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A peripheral epigenetic signature of immune system genes is linked to neocortical thickness and memory

Type of publication Peer-reviewed
Publikationsform Original article (peer-reviewed)
Author Freytag Virginie, Carrillo-Roa Tania, Milnik Annette, Sämann Philipp G., Vukojevic Vanja, Coynel David, Demougin Philippe, Egli Tobias, Gschwind Leo, Jessen Frank, Loos Eva, Maier Wolfgang, Riedel-Heller Steffi G., Scherer Martin, Vogler Christian, Wagner Michael, Binder Elisabeth B., de Quervain Dominique J. -F., Papassotiropoulos Andreas,
Project The role of epigenetic modification of glucocorticoid-related genes in aversive memory and post-traumatic stress disorder
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Original article (peer-reviewed)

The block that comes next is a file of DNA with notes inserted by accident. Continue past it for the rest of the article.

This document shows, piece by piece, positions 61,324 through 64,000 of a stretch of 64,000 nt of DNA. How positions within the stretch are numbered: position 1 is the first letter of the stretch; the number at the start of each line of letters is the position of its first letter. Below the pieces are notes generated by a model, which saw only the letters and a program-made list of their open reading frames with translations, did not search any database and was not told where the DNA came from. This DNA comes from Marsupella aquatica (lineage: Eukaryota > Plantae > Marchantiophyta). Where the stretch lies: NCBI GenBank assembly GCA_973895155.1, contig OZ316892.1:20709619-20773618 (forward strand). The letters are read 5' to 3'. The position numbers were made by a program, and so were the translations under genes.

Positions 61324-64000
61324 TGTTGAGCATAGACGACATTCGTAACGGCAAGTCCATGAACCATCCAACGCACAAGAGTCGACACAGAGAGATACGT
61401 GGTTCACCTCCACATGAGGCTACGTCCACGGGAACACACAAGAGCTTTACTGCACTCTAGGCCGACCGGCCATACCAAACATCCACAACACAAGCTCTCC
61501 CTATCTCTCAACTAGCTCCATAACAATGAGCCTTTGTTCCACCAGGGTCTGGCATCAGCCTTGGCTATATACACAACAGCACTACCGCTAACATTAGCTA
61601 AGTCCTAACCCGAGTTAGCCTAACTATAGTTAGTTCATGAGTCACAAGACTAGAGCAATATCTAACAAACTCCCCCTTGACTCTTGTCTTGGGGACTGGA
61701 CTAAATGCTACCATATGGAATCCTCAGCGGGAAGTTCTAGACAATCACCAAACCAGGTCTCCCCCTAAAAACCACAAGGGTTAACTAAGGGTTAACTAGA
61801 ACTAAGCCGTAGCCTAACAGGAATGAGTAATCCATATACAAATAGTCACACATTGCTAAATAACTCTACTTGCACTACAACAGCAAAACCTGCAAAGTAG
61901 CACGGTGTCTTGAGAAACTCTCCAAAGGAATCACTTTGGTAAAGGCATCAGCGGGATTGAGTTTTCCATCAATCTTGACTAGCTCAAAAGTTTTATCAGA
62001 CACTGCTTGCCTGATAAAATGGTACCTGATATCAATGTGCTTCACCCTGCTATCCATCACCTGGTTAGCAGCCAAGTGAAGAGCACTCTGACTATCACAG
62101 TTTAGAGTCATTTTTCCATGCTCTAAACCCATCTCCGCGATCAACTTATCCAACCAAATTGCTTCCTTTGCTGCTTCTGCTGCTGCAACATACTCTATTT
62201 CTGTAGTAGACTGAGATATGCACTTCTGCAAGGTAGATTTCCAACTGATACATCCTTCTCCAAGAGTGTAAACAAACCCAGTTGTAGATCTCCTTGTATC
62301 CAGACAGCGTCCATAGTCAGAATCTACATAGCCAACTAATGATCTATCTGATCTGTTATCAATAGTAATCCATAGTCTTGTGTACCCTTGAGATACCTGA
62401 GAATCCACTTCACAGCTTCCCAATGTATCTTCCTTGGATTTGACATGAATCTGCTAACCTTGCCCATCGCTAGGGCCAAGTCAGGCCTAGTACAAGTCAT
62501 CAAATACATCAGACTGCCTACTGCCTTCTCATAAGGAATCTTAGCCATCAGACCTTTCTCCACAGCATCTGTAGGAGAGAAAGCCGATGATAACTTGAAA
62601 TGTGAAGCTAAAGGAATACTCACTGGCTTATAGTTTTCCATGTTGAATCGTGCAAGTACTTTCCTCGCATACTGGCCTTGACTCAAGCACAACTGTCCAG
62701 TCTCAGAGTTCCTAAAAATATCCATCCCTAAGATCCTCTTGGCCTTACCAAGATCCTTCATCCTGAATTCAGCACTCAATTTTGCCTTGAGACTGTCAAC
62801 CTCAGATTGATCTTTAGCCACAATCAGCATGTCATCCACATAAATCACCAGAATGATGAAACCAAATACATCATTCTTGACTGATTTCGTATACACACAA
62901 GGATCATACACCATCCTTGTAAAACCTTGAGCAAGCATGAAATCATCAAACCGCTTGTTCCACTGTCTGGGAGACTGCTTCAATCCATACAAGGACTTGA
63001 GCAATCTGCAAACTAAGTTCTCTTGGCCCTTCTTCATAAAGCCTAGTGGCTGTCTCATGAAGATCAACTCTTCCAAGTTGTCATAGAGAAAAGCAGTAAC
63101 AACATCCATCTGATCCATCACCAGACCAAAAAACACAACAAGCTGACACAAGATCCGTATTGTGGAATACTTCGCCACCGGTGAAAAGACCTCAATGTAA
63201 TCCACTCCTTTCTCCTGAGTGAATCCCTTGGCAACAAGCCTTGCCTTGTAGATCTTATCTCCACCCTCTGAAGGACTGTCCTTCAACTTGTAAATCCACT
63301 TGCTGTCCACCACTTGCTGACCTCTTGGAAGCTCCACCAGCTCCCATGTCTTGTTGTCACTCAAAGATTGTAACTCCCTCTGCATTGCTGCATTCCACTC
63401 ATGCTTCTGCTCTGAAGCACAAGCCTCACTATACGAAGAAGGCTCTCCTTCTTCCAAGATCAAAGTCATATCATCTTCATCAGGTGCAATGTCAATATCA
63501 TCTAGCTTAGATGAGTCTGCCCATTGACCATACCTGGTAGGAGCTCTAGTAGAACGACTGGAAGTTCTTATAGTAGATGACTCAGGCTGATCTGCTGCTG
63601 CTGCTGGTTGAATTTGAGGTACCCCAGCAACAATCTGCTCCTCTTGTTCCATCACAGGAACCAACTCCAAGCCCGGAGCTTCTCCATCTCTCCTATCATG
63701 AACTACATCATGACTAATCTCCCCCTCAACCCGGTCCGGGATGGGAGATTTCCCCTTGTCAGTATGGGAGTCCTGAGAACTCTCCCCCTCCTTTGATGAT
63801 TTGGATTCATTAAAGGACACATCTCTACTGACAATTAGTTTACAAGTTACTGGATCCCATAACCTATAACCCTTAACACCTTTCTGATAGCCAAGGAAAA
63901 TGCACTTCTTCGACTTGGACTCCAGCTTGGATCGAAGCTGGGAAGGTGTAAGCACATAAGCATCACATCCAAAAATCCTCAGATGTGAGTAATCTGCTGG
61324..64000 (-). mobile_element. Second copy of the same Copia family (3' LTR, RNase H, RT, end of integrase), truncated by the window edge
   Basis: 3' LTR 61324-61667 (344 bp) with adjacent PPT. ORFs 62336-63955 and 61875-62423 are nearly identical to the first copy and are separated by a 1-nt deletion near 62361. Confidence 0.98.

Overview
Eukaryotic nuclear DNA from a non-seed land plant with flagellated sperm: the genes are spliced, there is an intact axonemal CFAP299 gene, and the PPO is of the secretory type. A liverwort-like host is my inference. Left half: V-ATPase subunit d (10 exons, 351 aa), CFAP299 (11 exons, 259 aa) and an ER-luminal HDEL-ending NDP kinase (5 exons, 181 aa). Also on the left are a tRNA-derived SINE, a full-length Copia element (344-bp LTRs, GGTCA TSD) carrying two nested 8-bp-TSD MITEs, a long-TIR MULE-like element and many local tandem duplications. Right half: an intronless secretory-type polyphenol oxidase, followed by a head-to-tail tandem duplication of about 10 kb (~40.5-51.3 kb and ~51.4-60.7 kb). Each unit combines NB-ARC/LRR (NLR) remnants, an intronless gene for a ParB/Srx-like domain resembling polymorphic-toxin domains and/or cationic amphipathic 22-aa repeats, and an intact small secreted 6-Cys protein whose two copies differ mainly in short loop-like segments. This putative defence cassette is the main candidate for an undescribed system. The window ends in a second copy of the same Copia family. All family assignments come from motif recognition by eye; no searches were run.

Journal Nature Communications
Volume (Issue) 8(1)
Page(s) 15193 - 15193
Title of proceedings Nature Communications
DOI 10.1038/ncomms15193

Open Access

Type of Open Access Publisher (Gold Open Access)


Increasing age is tightly linked to decreased thickness of the human neocortex. The biological mechanisms that mediate this effect are hitherto unknown. The DNA methylome, as part of the epigenome, contributes significantly to age-related phenotypic changes. Here, we identify an epigenetic signature that is associated with cortical thickness (P=3.86 × 10−8) and memory performance in 533 healthy young adults. The epigenetic effect on cortical thickness was replicated in a sample comprising 596 participants with major depressive disorder and healthy controls. The epigenetic signature mediates partially the effect of age on cortical thickness (P<0.001). A multilocus genetic score reflecting genetic variability of this signature is associated with memory performance (P=0.0003) in 3,346 young and elderly healthy adults. The genomic location of the contributing methylation sites points to the involvement of specific immune system genes. The decomposition of blood methylome-wide patterns bears considerable potential for the study of brain-related traits.